challenges to determine the credibility of users in OSNs re- (SVM), and Bayesian algorithms. Castillo et al. [6] was the
quires the development of robust techniques for measuring user first such research on Twitter credibility. The paper examined
and content credibility. We propose a hybrid approach to credi- automatic ways of assessing credibility via analysis of mi-
bility analysis that can be used to identify implausible content croblog postings pertaining to trending topics and classification
on Twitter and prevent the proliferation of fake or malicious of the posts as either credible or non-credible, using features
information. Our major contributions to this area and the key extracted from the topics. In essence, the texts of posts, external
features of the proposed technique can be summarized as fol- links cited, and the posting behavior of the user were used in
lows: the classification.
• We propose a novel credibility assessment system that Pal and Scott [9] took a different approach to studying
maintains complete entity-awareness (tweet, user) in reach- credibility on Twitter: they sought to show how name value bias
ing a precise information credibility judgment. This model affects the judgments of microblog authors. In this study, the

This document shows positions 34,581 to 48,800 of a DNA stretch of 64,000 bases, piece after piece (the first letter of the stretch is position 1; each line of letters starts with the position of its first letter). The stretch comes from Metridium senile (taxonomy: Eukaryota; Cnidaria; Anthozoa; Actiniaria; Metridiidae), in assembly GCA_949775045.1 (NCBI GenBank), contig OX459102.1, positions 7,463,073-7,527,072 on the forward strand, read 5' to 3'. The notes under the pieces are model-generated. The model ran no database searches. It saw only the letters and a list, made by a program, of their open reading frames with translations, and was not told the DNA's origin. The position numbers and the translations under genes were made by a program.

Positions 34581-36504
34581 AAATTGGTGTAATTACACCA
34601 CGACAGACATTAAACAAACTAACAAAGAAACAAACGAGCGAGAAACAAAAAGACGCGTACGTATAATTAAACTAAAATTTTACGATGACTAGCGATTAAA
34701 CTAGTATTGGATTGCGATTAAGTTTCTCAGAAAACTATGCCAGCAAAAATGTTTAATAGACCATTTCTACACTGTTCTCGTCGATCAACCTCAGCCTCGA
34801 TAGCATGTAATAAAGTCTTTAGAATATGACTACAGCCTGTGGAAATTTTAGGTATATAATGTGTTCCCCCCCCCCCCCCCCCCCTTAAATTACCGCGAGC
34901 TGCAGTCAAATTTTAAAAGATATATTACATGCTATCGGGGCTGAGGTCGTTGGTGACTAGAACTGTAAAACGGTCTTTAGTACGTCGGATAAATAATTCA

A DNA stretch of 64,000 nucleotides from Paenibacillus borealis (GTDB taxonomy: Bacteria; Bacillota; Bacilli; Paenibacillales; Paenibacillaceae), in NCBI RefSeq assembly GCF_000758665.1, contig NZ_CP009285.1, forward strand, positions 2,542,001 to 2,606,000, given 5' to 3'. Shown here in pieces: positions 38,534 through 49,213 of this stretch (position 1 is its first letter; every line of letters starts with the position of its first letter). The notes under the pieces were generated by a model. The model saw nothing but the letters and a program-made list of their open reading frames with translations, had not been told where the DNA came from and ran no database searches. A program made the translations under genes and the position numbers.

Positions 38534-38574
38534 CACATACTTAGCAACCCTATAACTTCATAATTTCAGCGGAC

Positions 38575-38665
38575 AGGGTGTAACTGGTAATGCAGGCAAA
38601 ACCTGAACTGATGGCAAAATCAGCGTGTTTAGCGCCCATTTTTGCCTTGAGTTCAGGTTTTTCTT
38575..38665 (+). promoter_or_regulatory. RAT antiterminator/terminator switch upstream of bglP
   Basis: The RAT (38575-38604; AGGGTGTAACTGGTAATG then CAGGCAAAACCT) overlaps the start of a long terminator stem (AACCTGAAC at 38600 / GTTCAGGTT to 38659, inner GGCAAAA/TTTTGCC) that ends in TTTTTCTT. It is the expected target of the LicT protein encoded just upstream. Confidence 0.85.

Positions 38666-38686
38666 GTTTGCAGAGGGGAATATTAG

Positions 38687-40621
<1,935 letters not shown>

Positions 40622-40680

comprises four integrated components, namely, a reputa- author showed the correlation between name value bias and the
tion-based model, a feature ranking algorithm, a credibility number of followers. A similar study by Morris et al. [14] dis-
assessment classifiers engine, and a user expertise mod-el. cussed how users perceive tweet credibility. They conducted a
All of these components operate in an algorithmic form to survey that showed a disparity in the features used by users to
analyze and assess the credibility of the tweets on Twitter. assess credibility and those that are shown by search engines.
• Using the reputation-based technique, we sought to auto- Westermann et al. [15] took a different approach to the prob-
matically rank users based on their relevance and expertise lem by examining the effect of system-generated reports of
on given topics. connectedness on credibility. The researchers took an experi-
• We enhanced our classifier by weighing each feature ac- mental approach to designing six mock-up pages on Twitter that
cording to its relative importance. This weighting method- varied the ratio between followers and follows and the number
ology implements a pairwise comparison that produces a of followers. The results revealed that having too many follow-
priority vector that ranks the instance’s features ac-cording ers or too few led to low assessments of expertise and trustwor-
to their relative importance with respect to the user need as thiness. Having a narrow gap between follows and followers
well as the topic. led to higher assessments of credibility.
• In our system, an observation is a tweet, and the positive Kang et al. [16] discussed ways to model topic-specific cred-
class is credible. In this case, a highly sensitive classifier is ibility on Twitter on an evaluation of three computational mod-
more acceptable than precision, because non-credible els such as a social model, a content-based model, and a hybrid